• A proprietary interest in the property of the firm, giving the partner a right to share in the distribution of assets on winding- up of the firm, under section 39 of the Partnership Act 1890. An indicator of such status is often the appearance in the books and records and/or accounts of the firm of a capital account in favour of the partner concerned.

  • None of these is necessarily conclusive.

    In the well-known case of Stekel v Ellice [1973] 1 WLR 191, a sole practitioner accountant, E, entered into an agreement with S that S should join the practice as a 'salaried partner' on a fixed salary, with a view to becoming a 'full partner' later. E was to contribute all of the capital and bear any losses, and S was to have no rights in the capital or profits of the practice. S was nonetheless found to be a partner, because of the following provisions in the agreement between them:

  • The parties had expressly recited their intention to enter into partnership (but compare what happened in Sangster);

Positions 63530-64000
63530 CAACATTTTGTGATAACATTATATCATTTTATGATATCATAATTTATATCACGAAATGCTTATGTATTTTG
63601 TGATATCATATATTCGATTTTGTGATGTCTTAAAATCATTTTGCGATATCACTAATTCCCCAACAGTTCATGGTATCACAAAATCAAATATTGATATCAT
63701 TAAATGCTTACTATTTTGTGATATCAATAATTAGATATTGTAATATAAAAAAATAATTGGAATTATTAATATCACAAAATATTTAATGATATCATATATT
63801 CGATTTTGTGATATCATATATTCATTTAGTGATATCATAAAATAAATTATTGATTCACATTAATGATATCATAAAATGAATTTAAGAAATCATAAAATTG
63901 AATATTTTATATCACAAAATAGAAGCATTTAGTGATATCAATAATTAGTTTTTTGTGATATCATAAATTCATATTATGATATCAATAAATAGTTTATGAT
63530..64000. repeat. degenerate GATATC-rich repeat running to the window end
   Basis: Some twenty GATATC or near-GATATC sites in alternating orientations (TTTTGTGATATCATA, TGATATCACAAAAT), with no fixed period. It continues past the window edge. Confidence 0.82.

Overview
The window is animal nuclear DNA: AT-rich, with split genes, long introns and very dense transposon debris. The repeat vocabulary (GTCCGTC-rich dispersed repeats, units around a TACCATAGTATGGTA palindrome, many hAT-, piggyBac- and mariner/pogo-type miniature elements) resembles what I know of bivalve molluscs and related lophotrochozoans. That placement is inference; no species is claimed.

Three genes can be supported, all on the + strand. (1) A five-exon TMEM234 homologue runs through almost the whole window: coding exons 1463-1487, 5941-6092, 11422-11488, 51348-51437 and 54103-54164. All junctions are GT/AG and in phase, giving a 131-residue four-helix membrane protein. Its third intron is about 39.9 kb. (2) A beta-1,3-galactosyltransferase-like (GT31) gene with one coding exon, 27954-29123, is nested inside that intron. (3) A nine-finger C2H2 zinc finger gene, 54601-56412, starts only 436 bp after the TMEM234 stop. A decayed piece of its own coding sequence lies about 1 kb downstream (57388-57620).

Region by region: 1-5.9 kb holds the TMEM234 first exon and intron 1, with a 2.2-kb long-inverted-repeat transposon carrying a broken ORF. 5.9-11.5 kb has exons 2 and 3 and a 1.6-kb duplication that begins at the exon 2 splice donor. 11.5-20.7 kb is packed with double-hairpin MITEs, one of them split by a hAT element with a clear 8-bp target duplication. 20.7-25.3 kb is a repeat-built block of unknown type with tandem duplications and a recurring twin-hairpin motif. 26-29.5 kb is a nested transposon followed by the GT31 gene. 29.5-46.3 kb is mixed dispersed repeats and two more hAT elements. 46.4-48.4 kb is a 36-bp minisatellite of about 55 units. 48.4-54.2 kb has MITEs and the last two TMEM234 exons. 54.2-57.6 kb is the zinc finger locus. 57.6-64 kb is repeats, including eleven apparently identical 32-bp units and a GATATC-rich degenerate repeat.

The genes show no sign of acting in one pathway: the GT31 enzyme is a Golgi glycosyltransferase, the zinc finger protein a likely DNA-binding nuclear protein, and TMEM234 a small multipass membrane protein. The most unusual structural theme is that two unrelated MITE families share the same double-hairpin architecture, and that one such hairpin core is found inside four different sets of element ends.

• In certain events, either could give notice to the other of dissolution of the partnership;

  • In the event of E's death, S would be entitled to the entire practice, though obliged to pay E's capital account out to E's executors;

  • An arbitration clause contained an express power for the arbitrator to dissolve the practice.

  • Section 2 of the 1890 Act provides a number of 'rules' to which 'regard shall be had' when 'determining whether a partnership does or does not exist', thus:

  • Common ownership of property does not of itself create a partnership, whether or not accompanied by sharing of profits (section 2(1));

  • The sharing of gross returns does not of itself create a partnership (section 2(2));

  • The receipt by a person of a share of the profits of a business is prima facie evidence that he is a partner in the business, but noting that a contract for remuneration of a 'servant or agent' by a share of profits does not of itself give rise to a partnership (section 2(3)).

  • While this statutory guidance is a starting point, it is far from conclusive, and every case will turn on its own facts.

    Apparently prompted principally by section 2(2), the claimant in Sangster conceded before trial that there was no true partnership. This excused the 'partner' from liability to the claimant, unless he had been held out to and relied on by the creditor as a partner.